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Assume we have a positive semidefinite matrix $A$ with $A\in\mathbb{R^{n\times n}}$. Clearly a cholesky decomposition $A=B^TB$ exist with $B\in\mathbb{R^{n\times n}}$. For my research it would be interesting to know, if we can construct a rectangular decompostion so that $A=B^TB$ with $B\in\mathbb{R^{m\times n}}$ and $n\neq m$ where $m$ is arbitrary. However, I have the feeling that such a decompostion only exists, if $m>n$. Has anybody heared of such a decomposition?

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  • $\begingroup$ Maybe useful: There exisists a technique called QR decomposition, which can treat more general matrices, which only have to be rectangular and not quadratic. Source : [Press et al., Numerical Recipies, 3rd edition, page 100 - 103.][1] Unfortuantely this book only explains the application of the QR decomposition on squared matrices and not the generalized case, see [this link][2]. [1]: numerical.recipes [2]: scicomp.stackexchange.com/questions/1969/… $\endgroup$ – Jan Hackenberg Aug 5 '16 at 14:03
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If $A$ is positive definite, then $\mbox{rank}(A)=n$, and any factorization of the form $A=B^{T}B$ must involve a $B^{T}$ matrix with $m \geq n$ columns.

It's relatively easy to construct such a factorization from the Cholesky factorization of $A$ (e.g. by adding 0 columns), but what do you want to do with such a $B$?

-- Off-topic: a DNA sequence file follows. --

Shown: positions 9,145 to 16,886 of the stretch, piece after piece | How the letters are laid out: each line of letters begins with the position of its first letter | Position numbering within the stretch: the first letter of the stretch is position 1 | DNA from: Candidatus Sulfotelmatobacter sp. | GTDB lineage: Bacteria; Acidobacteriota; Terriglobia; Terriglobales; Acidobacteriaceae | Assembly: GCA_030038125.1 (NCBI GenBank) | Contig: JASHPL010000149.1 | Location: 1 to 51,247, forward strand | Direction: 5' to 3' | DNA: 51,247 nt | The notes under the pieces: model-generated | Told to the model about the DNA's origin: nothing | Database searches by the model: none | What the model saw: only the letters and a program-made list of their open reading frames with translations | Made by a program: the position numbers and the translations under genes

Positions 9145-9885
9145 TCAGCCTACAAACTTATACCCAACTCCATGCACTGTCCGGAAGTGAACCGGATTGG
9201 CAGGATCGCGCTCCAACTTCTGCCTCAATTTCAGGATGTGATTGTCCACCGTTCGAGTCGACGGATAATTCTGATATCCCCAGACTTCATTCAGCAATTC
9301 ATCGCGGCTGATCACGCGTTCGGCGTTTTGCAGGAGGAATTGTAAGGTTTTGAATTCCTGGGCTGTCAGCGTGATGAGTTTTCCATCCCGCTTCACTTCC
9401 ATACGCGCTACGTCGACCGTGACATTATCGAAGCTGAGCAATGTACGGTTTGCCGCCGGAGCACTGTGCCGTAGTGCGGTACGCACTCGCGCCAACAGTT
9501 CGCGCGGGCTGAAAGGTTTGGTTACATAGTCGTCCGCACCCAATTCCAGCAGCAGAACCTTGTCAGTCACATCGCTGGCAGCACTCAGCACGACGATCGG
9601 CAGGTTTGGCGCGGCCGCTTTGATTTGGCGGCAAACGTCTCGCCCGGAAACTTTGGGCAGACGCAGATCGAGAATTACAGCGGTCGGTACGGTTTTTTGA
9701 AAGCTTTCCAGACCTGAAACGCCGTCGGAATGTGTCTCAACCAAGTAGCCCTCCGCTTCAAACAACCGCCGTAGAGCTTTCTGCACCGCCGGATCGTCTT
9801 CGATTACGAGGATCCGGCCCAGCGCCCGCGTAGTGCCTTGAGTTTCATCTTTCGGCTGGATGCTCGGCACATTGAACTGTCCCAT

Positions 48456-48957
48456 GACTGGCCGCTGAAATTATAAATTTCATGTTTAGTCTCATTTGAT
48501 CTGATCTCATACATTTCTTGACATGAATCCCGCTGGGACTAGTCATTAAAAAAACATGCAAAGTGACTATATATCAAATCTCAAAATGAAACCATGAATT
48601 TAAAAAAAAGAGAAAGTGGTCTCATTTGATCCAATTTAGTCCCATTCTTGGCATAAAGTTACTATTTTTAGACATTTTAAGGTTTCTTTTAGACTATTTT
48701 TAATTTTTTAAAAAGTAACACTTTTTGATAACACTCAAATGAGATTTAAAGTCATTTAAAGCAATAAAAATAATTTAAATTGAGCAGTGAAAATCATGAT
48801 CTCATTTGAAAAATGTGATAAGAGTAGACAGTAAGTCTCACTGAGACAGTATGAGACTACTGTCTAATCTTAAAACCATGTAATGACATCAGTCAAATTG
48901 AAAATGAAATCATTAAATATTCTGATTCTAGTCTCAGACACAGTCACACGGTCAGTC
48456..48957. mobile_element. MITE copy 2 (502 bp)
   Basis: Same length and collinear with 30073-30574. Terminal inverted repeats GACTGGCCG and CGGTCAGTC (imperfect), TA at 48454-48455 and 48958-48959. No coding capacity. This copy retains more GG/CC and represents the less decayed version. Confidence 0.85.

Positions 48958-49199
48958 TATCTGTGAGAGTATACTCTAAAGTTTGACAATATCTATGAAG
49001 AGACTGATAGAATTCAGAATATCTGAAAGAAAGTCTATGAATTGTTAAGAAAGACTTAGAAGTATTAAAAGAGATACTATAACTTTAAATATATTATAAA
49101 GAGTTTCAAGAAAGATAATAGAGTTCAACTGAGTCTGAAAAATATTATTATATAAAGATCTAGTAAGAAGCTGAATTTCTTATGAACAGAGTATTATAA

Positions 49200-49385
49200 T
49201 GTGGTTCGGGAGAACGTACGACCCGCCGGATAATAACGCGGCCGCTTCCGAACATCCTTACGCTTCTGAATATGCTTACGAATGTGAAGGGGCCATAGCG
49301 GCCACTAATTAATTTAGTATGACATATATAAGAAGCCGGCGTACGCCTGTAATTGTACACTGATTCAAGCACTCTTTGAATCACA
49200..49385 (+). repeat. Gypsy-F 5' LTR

If $A$ is merely positive semidefinite, then $\mbox{rank}(A)=r<n$, and there is no Cholesky factorization, although you can construct a factorization $A=B^{T}B$ where $B^{T}$ has $r$ columns.

One way to do this uses the eigenvalue decomposition of $A$ as follows:

First, find the eigenvalue-eigenvector decomposition of $A$,

$A=U \Lambda U^{T}$

where $U$ is $n$ by $n$ and orthogonal and $\Lambda$ is $n$ by $n$ and diagonal with nonnegative elements on the diagonal. Assume that the eigenvalues in $\Lambda$ are sorted in descending order so that the 0 eigenvalues come last.

By taking the square roots of the eigenvalues, we can write $A$ as

$A=U \sqrt{\Lambda} \sqrt{\Lambda} U^{T}$

Let

$C=\sqrt{\Lambda} U^{T}$

then

$A=C^{T}C$

Let $r$ be the number of nonzero eigenvalues in $\Lambda$. Since the remaining $n-r$ eigenvalues are 0, the last $n-r$ rows of $C$ are 0. Let $B$ consist of the first $r$ rows of $C$. Then

$A=B^{T}B$

where $B$ is of size $r$ by $n$ and $B^{T}$ is of size $n$ by $r$.

Another common way to write this is as

$A=\sum_{i=1}^{r} \lambda_{i} u_{i}u_{i}^{T}$

where $u_{i}$ is the $i$th column of $U$.

There is no factorization $A=B^{T}B$ in which $B^{T}$ has fewer than $r$ columns. There are many factors with more than $r$ columns, such as the $C^{T}$ given above.

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  • $\begingroup$ OP writes "positive semidefinite", though. $\endgroup$ – Federico Poloni Aug 7 '16 at 13:46
  • $\begingroup$ @FedericoPoloni edited the answer to discuss the positive semidefinite case. $\endgroup$ – Brian Borchers Aug 7 '16 at 14:16

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